With the very first DH, we've offered a money-back, full satisfaction guarantee
Yukon, OK (PRWEB) January 24, 2007
It was no surprise to Steve Zawrotny and Jim Haller when their Designated Hitter, the DH, was voted the Best In Show pitching aid at the 2007 American Baseball Coaches Association Convention held this month in Orlando, Florida.
The Designated Hitter is a virtually indestructible, mirror image of a real-life batter. It won instant approval among the convention's 3,500 attendees, including coaches from every level of the game.
"Coaches are using it to replace items like trash cans and football blocking-dummies that were once used in pitching drills to imitate batters standing at the plate," explains Haller, a former L.A. Dodger pitcher who along with Zawrotny invented the DH. "They like how the DH displays all of the hitter's key landmarks, giving pitchers a complete image of the strike zone. This, in turn, helps pitchers develop more consistency in the accuracy and trajectory of their pitches."
From the start, Haller envisioned the DH as a versatile training product. More importantly, he wanted the innovation to improve the pitching skills of baseball and fast-pitch softball players of all ages and skill levels. Today, the DH has a broad market range from youth leagues to the big leagues. In fact, the market penetration includes professional teams like the Seattle Mariners and Arizona Diamondbacks and college teams like Rice, the University of Nebraska and the University of North Carolina, which are now using it daily, touting its advantages.
"The DH is a great alternative for live hitters It allows our pitchers to visualize throwing to spots, and build confidence to throw the ball inside. It's a tool we will continue to use at Rice University," says David Pierce, Pitching Coach for Rice University.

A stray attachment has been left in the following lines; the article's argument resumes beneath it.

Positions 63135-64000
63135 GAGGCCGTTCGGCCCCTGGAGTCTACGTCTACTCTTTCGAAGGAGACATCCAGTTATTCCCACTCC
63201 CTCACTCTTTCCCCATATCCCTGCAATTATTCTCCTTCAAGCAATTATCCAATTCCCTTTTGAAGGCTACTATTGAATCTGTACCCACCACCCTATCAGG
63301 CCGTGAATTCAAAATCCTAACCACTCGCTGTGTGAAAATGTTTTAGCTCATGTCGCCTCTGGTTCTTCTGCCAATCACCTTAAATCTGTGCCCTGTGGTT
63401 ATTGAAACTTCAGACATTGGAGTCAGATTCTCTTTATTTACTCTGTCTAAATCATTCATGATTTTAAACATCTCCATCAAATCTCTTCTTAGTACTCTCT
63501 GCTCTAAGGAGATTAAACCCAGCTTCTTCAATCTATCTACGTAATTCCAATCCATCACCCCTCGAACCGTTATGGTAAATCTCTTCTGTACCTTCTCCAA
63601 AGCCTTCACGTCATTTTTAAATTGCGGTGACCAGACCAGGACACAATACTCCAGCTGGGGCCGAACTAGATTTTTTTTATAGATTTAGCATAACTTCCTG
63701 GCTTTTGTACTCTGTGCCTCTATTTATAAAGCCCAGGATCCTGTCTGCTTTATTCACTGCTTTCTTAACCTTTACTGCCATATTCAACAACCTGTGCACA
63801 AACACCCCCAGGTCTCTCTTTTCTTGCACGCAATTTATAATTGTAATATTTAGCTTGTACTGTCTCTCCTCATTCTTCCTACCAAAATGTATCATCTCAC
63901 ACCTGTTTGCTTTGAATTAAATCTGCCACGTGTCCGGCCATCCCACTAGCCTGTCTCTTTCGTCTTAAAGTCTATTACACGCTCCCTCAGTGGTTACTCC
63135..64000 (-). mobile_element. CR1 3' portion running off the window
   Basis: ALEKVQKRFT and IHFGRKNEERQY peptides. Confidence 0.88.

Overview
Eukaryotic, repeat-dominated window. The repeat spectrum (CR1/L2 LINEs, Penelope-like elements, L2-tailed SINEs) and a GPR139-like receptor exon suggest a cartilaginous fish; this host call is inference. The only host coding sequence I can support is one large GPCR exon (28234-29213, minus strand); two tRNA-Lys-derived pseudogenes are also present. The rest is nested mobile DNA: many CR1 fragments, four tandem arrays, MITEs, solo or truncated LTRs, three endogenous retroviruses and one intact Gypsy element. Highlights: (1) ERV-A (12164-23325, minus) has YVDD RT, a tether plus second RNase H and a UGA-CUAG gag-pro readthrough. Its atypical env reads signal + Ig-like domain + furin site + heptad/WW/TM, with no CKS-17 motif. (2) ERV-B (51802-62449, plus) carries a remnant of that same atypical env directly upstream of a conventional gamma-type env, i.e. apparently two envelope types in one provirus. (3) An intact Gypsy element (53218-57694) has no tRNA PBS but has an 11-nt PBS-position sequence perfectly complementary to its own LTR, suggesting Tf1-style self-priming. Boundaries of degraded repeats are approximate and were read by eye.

At about 38 pounds, the DH is lightweight and easy to use in pitching drills. Each switch-hitting batting figure also features a unique Inside Pitch Target to give pitchers a guide as they practice pitching inside and jamming hitters. All of these features ensure fast pitch softball and baseball pitchers are able to experience more realistic pitching practice sessions.
"You need a batter to fill out the strike zone," says Zawrotny, a certified strength and conditioning specialist. "Without one, it's hard for pitchers to develop the consistency they need in hitting their spots. Coaches and pitchers are starting to wake up and see what's wrong with how we typically train pitchers - throwing to a catcher and an empty batter's box. With the DH, pitchers can develop their skills in a more game-like setting, without risking harm to a live batter."
The DH saves coaches and players time by keeping them out of the batter's box, freeing them up to work on other aspects of their game. It is also the perfect tool to help young pitchers get comfortable pitching to a batter while overcoming the fear of inadvertently hitting one. Furthermore, the DH is so versatile that catchers can use it to practice fielding bunts or gunning down runners trying to steal. With the DH, it is much easier for coaches to recreate game scenarios on the practice field, while better preparing players for games.
"Safety and durability are also part of the DH," adds Zawrotny. "That's why the DH has a flat surface and beveled edges. They virtually eliminate ricochet balls."
When asked about durability, Zawrotny just chuckled. "With the very first DH, we've offered a money-back, full satisfaction guarantee," he says. "But it seems that once the DH gets in the line-up nobody wants to part with it. It is simply that good."
To learn more about the DH, visit http://www.PitchingPractice.com/pr3 or call 405-373-3253 for more information.